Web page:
The Definition of Mineral Habits

01
of 23

Acicular Habit

Needlelike
Gallery of Mineral Habits. Photo (c) Andrew Alden, licensed to About.com (fair use policy)

Habits are the distinctive form that mineral crystals may take in different geologic settings. It refers to the differences in form when they grow in a free space compared to growing in a particular environment, for example. A habit can be a strong clue to a mineral's identity. Here are examples of some of the most useful mineral habits. Note that "habit" also has a meaning for rocks.

Acicular means needlelike. This mineral is actinolite.

02
of 23

Amygdaloidal Habit

Filling almond-shaped holes
Gallery of Mineral Habits. Photo (c) Andrew Alden, licensed to About.com (fair use policy)

Amygdaloidal means almond-shaped, but it refers to the former gas bubbles in lava called amygdules, which are cavities that have become filled with various minerals.

03
of 23

Banded Habit

General term for layered
Gallery of Mineral Habits. Photo (c) Andrew Alden, licensed to About.com (fair use policy)

"Banded" is a broadly layered texture. This rhodochrosite specimen might be called stalactitic, lamellar, geode, or concentric if it were curved differently.

04
of 23

Bladed Habit

Spiky but not needlelike
Gallery of Mineral Habits. Photo (c) 2008 Andrew Alden, licensed to About.com (fair use policy)

Bladed crystals are longer and thinner than tabular crystals but stubbier than acicular crystals. Kyanite is a common example. In rock shops, look for stibnite.

05
of 23

Blocky Habit

Pyrite chunks on quartz
Gallery of Mineral Habits. Photo (c) Andrew Alden, licensed to About.com (fair use policy)

A blocky habit is squarer than equant and shorter than prismatic. This mineral is pyrite on quartz.

06
of 23

Botryoidal Habit

Like grape clusters
Gallery of Mineral Habits. Photo (c) Andrew Alden, licensed to About.com (fair use policy)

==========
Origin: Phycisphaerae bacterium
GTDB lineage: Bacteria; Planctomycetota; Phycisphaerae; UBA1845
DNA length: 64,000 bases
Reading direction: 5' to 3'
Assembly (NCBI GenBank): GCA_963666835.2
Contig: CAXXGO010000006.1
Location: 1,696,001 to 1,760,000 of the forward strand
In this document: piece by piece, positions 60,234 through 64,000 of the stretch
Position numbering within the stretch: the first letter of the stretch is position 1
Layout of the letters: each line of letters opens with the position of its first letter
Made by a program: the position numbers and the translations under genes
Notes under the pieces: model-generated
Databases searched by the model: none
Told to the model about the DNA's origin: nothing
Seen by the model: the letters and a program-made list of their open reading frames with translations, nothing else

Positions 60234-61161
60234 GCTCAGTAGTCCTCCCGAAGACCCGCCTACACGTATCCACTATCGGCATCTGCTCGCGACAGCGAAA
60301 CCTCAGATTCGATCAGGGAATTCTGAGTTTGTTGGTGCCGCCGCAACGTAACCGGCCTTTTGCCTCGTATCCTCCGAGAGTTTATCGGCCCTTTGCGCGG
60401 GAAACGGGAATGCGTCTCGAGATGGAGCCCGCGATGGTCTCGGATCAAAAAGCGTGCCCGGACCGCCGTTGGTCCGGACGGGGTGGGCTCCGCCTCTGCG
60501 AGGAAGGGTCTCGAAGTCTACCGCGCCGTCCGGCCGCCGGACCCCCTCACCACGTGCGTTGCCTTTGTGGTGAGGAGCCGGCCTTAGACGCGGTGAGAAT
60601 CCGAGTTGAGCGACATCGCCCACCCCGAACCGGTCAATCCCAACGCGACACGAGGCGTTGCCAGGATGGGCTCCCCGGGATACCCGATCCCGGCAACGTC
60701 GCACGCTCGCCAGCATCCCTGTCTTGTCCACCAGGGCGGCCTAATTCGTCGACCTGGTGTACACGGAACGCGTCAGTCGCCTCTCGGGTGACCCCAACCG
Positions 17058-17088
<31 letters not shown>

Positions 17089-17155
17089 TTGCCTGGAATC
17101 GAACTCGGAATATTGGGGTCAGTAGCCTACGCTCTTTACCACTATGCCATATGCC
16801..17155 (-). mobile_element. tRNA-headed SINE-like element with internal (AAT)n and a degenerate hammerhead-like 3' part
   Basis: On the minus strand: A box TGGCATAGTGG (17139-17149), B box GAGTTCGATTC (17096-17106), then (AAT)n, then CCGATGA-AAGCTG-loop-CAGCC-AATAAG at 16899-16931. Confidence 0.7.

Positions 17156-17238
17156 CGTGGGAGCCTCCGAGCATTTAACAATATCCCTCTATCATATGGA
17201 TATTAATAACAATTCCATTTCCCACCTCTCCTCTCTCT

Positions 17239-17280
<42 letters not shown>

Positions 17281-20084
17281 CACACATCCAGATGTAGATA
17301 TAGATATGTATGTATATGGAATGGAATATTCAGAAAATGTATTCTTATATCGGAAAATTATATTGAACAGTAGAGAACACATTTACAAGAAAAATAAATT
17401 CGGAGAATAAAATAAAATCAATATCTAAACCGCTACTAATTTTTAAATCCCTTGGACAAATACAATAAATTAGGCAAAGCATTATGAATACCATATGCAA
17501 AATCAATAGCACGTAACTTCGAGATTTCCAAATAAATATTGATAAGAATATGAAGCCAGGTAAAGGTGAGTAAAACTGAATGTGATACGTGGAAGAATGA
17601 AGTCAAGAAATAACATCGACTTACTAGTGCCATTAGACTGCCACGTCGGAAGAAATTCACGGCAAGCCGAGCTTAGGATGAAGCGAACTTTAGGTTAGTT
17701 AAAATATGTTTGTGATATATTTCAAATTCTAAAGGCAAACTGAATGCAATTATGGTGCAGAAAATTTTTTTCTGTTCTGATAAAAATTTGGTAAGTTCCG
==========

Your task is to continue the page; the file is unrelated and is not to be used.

In scientific Latin, botryoidal means "like grapes." Carbonate, sulfate and iron oxide minerals tend to have this habit. This specimen is barite.

07
of 23

Cruciform Habit

Crossed twins
Gallery of Mineral Habits. Photo (c) Andrew Alden, licensed to About.com (fair use policy)

The cruciform (cross-shaped) habit is the result of twinning. Staurolite, shown here, is well known for favoring this habit.

08
of 23

Dendritic Habit

A branching form
Gallery of Mineral Habits. Photo (c) Andrew Alden, licensed to About.com (fair use policy)

Dendritic means "like branches." It can refer to flat crystals, like those of manganese oxides, or three-dimensional forms like this specimen of native copper.

09
of 23

Drusy Habit

Crusts of crystals
Gallery of Mineral Habits. Photo (c) Andrew Alden, licensed to About.com (fair use policy)

Druses are a type of opening inside rocks that are lined with projecting crystals. Amethyst, cut from geodes, is commonly sold in rock shops for its pretty drusy habit.

10
of 23

Encrusting Habit

Usually calcite
Gallery of Mineral Habits. Photo (c) Andrew Alden, licensed to About.com (fair use policy)

Calcite, the main component of limestone, commonly dissolves to be deposited elsewhere as a crust. Chips in this specimen show how it coats the underlying rock.

11
of 23

Equant Habit

Round or cubic
Gallery of Mineral Habits. Photo (c) Andrew Alden, licensed to About.com (fair use policy)

Crystals of nearly equal dimensions, like these pyrite crystals, are equant. Those on the left might be called blocky. Those on the right are pyritohedrons.

12
of 23

Fibrous Habit

Like straight hairs
Gallery of Mineral Habits. Photo (c) Andrew Alden, licensed to About.com (fair use policy)

Rutile is typically prismatic, but it can form whiskers as in this rutilated quartz. Curved or bent fibrous minerals are called capillary, or filiform, instead.